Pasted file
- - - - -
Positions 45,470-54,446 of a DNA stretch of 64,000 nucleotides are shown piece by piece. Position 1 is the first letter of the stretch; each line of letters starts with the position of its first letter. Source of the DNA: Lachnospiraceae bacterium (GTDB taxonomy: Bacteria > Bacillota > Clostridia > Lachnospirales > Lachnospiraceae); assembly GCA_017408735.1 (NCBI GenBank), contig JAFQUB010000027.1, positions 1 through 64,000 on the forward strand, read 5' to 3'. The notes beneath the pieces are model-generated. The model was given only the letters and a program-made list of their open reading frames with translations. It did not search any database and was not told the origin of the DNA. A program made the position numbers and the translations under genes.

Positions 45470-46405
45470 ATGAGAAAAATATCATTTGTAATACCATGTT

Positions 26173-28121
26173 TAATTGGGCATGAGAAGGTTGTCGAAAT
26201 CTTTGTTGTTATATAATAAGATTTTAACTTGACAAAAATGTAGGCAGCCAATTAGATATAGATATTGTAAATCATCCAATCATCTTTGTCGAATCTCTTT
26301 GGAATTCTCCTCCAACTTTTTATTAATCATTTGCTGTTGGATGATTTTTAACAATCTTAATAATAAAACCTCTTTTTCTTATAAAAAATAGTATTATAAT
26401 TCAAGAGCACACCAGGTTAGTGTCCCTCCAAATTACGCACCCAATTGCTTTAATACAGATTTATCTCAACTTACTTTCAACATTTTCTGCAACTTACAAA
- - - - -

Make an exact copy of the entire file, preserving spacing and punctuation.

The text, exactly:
Positions 45,470-54,446 of a DNA stretch of 64,000 nucleotides are shown piece by piece. Position 1 is the first letter of the stretch; each line of letters starts with the position of its first letter. Source of the DNA: Lachnospiraceae bacterium (GTDB taxonomy: Bacteria > Bacillota > Clostridia > Lachnospirales > Lachnospiraceae); assembly GCA_017408735.1 (NCBI GenBank), contig JAFQUB010000027.1, positions 1 through 64,000 on the forward strand, read 5' to 3'. The notes beneath the pieces are model-generated. The model was given only the letters and a program-made list of their open reading frames with translations. It did not search any database and was not told the origin of the DNA. A program made the position numbers and the translations under genes.

Positions 45470-46405
45470 ATGAGAAAAATATCATTTGTAATACCATGTT

Positions 26173-28121
26173 TAATTGGGCATGAGAAGGTTGTCGAAAT
26201 CTTTGTTGTTATATAATAAGATTTTAACTTGACAAAAATGTAGGCAGCCAATTAGATATAGATATTGTAAATCATCCAATCATCTTTGTCGAATCTCTTT
26301 GGAATTCTCCTCCAACTTTTTATTAATCATTTGCTGTTGGATGATTTTTAACAATCTTAATAATAAAACCTCTTTTTCTTATAAAAAATAGTATTATAAT
26401 TCAAGAGCACACCAGGTTAGTGTCCCTCCAAATTACGCACCCAATTGCTTTAATACAGATTTATCTCAACTTACTTTCAACATTTTCTGCAACTTACAAA